On the cylinder, I hand polish/cut the chambers as necessary to eliminate any tight spots that will hamper the reload. My goal here is to get through a 300 round practice session with minimal scrubbing of the chambers. I've seen some S&W revolvers begin to bind in as few as 60 rounds. Then I hand cut the chamfer on the cylinders. I do a VERY aggressive chamfer on the cylinder itself, but just barely break the sharp edge of the extractor star in order to avoid getting cases stuck under the star when reloading at speed. I also polish the cylinder face so that a misaligned load can be rotated in more quickly.
When shooting revolvers, your reloads have to fall correctly. It's much more critical than pistol reloads because a muffed revo load costs more time. You have to be careful with the new generation S&W extractor stars. They no longer have the two locating pins like the early guns, which is a shame. Those locator pins kept the star in the correct position to not interfere with the fresh rounds being dumped in the cylinder. Without them, the star can seat slightly off center, which will put the sides of the fingers in the way. When this happens, some of the rounds will not fully seat without using the hand to push them in. That's a real time killer. You can check this by holding the cylinder and twisting the extractor rod to see what I mean. You'll notice that the four longer fingers actually do the work of keeping it in place. You can do a square cut on sides of the fingers to eliminate binding, but only a thousandth or two. Too much and you'll be flirting with cases under the star, same as chamfering. The only other cure is to weld up the ends of the fingers and carefully file them to a more precise fit, which is something I avoid at all costs. The key is to check critical engagement items like this before buying the gun.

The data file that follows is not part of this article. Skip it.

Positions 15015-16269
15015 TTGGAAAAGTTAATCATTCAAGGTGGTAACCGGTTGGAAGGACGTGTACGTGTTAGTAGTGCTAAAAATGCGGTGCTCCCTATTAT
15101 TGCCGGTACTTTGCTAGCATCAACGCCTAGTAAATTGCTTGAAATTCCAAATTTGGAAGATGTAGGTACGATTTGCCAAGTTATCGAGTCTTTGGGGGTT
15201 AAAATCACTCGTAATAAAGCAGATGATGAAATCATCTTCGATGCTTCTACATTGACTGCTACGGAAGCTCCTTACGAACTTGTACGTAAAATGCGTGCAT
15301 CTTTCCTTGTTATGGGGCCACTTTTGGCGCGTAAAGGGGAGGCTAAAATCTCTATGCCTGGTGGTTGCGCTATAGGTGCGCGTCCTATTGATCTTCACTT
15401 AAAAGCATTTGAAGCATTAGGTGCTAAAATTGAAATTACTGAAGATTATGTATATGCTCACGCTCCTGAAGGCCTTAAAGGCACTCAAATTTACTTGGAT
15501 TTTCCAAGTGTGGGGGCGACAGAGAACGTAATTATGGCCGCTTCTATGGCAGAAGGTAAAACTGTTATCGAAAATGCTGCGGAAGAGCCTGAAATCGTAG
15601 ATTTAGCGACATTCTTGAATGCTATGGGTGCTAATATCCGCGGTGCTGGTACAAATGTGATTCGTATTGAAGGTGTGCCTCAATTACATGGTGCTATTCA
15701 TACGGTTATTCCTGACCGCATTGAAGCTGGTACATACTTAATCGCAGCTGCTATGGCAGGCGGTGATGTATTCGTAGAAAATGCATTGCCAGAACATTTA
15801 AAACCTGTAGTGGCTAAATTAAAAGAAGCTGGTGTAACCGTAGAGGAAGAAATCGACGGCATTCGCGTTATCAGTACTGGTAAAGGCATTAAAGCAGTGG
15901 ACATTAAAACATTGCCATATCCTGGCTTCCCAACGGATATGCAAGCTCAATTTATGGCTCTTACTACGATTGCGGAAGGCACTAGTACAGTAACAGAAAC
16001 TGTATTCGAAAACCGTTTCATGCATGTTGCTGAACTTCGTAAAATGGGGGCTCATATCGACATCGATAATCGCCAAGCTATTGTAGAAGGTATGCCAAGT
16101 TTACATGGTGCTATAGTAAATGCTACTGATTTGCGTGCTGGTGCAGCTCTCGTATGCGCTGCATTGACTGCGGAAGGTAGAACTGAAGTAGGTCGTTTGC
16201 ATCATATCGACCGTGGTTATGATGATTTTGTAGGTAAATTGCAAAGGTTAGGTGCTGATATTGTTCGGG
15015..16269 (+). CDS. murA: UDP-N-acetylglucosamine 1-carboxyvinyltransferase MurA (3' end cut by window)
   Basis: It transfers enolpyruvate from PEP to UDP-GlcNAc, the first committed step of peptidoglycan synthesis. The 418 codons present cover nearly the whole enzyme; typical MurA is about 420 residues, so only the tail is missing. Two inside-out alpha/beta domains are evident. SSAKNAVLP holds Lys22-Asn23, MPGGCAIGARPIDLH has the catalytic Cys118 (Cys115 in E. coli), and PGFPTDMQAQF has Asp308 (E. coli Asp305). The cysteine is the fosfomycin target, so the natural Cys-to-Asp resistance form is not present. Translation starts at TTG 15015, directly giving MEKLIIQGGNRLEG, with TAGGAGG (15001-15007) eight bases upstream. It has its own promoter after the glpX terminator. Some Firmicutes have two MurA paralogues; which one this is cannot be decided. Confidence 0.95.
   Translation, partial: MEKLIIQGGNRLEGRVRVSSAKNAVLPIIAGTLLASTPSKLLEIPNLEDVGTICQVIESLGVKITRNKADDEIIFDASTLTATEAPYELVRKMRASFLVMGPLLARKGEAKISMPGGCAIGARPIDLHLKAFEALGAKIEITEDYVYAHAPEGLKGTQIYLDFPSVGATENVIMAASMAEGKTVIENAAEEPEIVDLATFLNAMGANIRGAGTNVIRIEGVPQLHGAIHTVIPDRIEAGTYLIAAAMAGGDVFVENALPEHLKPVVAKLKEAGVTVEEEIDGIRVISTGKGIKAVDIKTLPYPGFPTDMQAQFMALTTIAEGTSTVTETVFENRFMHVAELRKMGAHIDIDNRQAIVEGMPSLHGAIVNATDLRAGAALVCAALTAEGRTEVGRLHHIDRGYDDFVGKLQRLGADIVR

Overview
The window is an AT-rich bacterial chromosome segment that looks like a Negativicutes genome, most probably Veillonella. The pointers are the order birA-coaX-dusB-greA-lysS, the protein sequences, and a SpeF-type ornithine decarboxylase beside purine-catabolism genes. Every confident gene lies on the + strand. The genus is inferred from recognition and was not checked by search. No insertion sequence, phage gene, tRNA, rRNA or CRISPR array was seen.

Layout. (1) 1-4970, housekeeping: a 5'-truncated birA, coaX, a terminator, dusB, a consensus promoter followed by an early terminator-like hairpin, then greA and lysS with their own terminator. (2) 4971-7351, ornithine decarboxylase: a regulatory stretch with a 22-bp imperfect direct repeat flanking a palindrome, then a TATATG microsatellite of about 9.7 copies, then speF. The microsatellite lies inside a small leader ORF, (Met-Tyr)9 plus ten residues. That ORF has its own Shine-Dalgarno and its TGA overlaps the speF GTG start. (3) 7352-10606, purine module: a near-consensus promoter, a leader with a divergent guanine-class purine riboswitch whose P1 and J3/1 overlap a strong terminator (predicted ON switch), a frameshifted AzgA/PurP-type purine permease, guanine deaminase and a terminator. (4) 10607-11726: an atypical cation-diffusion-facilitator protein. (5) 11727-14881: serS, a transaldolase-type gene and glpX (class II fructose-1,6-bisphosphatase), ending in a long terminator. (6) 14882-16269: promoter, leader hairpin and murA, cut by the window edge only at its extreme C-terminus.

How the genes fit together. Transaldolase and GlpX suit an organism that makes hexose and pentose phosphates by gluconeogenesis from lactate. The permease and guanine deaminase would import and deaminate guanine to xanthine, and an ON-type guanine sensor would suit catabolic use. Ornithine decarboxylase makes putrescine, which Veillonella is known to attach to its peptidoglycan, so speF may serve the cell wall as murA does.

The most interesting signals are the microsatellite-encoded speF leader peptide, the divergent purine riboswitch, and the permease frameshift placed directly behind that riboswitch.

On the yoke, I detest the new spring loaded plunger yoke screws. It's a cheap fix for a costly area of production called "hand fitting". Almost all of S&W's "improvements" to their revolvers have been improvements to the manufacturing process, not the end product. I've actually seen shooters knock the entire cylinder/yoke out of the frame while trying to do a fast reload, particularly those who do "off hand reloads", which tend to be harder on the gun. I do strong hand reloads and don't usually have problems in this area, but I keep a close eye on the yoke & screw for impending doom. The only real fix is to use the old style yoke and hand fitted yoke/endshake screw, preferably the square faced type. Past that, I square the face of the yoke barrel and polish, then install a Power Custom shim there as well. You want minimal endshake but no binding, which is a fine line. Liberally apply grease here and keep it greased to avoid issues. Finally, I do the ball detent mod for improved lockup. That's a weak link in the S&W setup IMO.
I polish the ejector rod shaft for smoother ejection and keep blue loctite on it to avoid the rod backing out, which will lock up the gun. Avoid over torquing it or you can crack it at the threads. A bent rod will hamper consistent trigger pull weight and opening of the cylinder more than extraction itself. I keep a spare on hand, just in case.
I use a custom rear Millet sight with two white dots in place of the white outline. This mates up well with my taller EGW fiber optic front sight, which is one of the brightest FO's available. If you prefer a plain black blade, you can order a .196" tall S&W blade that will match up well with this sight. I do a speed "U" notch cut on S&W blades in that case.